The error occurs when awk runs its BEGIN block before the wc command's output has been written into n.txt. In that case, the n variable is empty, and so is zero when used as a number. If the BEGIN runs after the file is filled in, everything works.

When that happens depends on the operating system scheduler, and which process gets a slot first, which is essentially random from the user perspective. If the final awk gets to run early, or the wc pipeline gets scheduled a little later, the file will still be empty when awk starts doing its work and the whole thing will break. In all likelihood the processes will run on different cores actually simultaneously, and it's down to which one gets to the point of contention first. The effect you'll get is probably of the command working more often than not, but sometimes failing with the error you post.


In general, pipelines are only safe in so far as they're just pipelines - standard output into standard input is fine, but because the processes execute in parallel it's not reliable to rely on the sequencing of any other communication channels, like files, or of any part of any one process executing before or after any part of another unless they're locked together by reading standard input.

The workaround here is probably to do all your file writing in advance of needing them: at the end of a line, it's guaranteed that an entire pipeline and all of its redirections have completed before the next command runs. This command will never be reliable, but if you really do need it to work in this sort of a structure you can insert a delay (sleep) or loop until n.txt is non-empty before running the final awk command to increase the chances of things working how you want.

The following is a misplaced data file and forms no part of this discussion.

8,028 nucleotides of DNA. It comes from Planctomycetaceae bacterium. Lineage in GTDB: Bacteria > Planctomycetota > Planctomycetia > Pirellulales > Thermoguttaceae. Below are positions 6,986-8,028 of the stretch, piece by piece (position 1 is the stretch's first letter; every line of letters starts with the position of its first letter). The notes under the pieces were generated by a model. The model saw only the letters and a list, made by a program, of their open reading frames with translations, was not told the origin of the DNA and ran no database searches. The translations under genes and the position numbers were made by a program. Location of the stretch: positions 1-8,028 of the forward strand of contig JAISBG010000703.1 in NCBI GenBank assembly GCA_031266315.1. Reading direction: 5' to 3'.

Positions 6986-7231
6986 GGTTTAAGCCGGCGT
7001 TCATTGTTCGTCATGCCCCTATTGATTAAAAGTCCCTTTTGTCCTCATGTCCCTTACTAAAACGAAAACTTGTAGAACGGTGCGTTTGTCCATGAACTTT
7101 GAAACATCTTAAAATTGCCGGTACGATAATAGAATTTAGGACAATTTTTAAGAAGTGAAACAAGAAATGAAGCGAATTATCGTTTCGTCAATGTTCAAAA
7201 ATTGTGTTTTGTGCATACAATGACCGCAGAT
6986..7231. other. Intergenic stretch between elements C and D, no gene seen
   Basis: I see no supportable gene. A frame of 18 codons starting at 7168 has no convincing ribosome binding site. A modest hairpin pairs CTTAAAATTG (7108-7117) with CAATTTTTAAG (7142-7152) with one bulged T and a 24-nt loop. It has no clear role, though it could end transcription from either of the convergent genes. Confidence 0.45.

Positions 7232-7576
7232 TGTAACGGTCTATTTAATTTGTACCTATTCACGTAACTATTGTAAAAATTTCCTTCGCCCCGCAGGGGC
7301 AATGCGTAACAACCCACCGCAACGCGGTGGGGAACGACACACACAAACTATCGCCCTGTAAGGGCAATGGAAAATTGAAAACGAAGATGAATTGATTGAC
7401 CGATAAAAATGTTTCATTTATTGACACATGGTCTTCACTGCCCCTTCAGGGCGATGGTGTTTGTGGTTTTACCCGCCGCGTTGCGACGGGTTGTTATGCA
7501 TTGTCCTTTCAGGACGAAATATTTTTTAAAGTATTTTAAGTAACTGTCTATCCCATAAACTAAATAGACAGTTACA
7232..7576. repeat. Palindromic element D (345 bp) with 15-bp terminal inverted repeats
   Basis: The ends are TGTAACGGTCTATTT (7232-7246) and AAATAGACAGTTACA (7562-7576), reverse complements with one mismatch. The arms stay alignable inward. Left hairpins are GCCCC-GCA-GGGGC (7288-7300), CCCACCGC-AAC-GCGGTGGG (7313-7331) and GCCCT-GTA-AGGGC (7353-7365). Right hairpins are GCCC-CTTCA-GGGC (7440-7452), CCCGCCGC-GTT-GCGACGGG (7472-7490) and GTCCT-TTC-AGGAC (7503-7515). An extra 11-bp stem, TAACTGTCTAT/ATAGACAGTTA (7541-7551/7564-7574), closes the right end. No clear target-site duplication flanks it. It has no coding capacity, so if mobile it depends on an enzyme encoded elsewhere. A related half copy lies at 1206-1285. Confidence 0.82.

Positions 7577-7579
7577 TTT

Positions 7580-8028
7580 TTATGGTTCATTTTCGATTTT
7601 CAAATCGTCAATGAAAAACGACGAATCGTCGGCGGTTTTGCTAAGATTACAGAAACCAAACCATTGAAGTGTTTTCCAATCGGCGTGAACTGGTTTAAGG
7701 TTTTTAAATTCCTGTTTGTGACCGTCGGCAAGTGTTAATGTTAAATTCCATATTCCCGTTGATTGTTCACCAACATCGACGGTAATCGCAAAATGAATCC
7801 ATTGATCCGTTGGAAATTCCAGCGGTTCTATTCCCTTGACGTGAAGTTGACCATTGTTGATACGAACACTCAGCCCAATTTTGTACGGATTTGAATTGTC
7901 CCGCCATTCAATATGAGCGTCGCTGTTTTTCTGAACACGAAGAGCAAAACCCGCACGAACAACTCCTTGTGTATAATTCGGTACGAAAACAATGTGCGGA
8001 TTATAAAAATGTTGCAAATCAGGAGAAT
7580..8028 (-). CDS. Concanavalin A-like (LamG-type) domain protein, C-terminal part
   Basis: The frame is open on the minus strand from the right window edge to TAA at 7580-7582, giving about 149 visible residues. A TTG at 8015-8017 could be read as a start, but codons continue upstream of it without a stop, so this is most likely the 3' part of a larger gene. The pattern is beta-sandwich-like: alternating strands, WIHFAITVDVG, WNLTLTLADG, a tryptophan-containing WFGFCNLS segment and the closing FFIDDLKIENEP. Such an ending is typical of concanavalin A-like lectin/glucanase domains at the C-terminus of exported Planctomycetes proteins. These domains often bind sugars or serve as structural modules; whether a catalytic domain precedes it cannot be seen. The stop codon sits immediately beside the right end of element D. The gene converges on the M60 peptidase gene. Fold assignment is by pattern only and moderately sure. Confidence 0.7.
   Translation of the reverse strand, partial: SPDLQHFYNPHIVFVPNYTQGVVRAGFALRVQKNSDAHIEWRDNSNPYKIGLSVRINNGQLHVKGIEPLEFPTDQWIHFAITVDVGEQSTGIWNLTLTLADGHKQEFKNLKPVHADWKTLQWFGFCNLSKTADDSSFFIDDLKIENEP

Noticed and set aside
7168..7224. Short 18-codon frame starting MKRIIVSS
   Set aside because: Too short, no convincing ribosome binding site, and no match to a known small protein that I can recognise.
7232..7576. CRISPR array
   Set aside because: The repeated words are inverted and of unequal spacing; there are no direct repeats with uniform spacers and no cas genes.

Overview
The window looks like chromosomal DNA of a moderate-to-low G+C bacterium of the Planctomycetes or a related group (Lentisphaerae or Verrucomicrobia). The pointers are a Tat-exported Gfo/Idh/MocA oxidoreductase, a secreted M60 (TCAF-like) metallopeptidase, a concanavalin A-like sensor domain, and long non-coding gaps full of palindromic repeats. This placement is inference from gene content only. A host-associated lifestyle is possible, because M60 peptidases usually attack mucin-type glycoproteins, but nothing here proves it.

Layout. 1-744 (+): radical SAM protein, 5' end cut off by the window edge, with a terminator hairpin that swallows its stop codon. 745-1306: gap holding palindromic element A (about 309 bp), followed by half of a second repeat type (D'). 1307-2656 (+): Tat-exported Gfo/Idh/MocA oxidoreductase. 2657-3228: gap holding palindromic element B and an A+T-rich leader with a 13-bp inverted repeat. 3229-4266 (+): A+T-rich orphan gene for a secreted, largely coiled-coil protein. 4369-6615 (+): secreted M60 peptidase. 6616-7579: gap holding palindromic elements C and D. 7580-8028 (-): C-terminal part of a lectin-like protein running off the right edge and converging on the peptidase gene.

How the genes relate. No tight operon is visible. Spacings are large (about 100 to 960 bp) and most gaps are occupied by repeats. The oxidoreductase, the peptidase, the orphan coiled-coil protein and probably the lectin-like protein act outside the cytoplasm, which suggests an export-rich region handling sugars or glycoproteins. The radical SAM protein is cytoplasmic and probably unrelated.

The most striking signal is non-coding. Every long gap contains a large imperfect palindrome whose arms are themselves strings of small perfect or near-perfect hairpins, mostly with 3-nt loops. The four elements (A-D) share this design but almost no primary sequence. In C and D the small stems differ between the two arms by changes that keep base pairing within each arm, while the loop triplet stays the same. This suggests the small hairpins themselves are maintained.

share|improve this answer
    
Thanks for a truly exceptional explanation. I was laboring under a flawed understanding of pipelines, which I erroneously perceived to operate in a completely serial fashion. It's true that the tee statement produces parallel processes, so even though I wrote the process for variable definition first, there is no reason to expect that it will begin or finish first. Also, I had no idea that the pipes were constructed at the outset, and instead naïvely believed that each pipe was constructed after completion of the preceding process. There is no fundamental reason that I need to employ the ... –  user001 Aug 11 at 2:30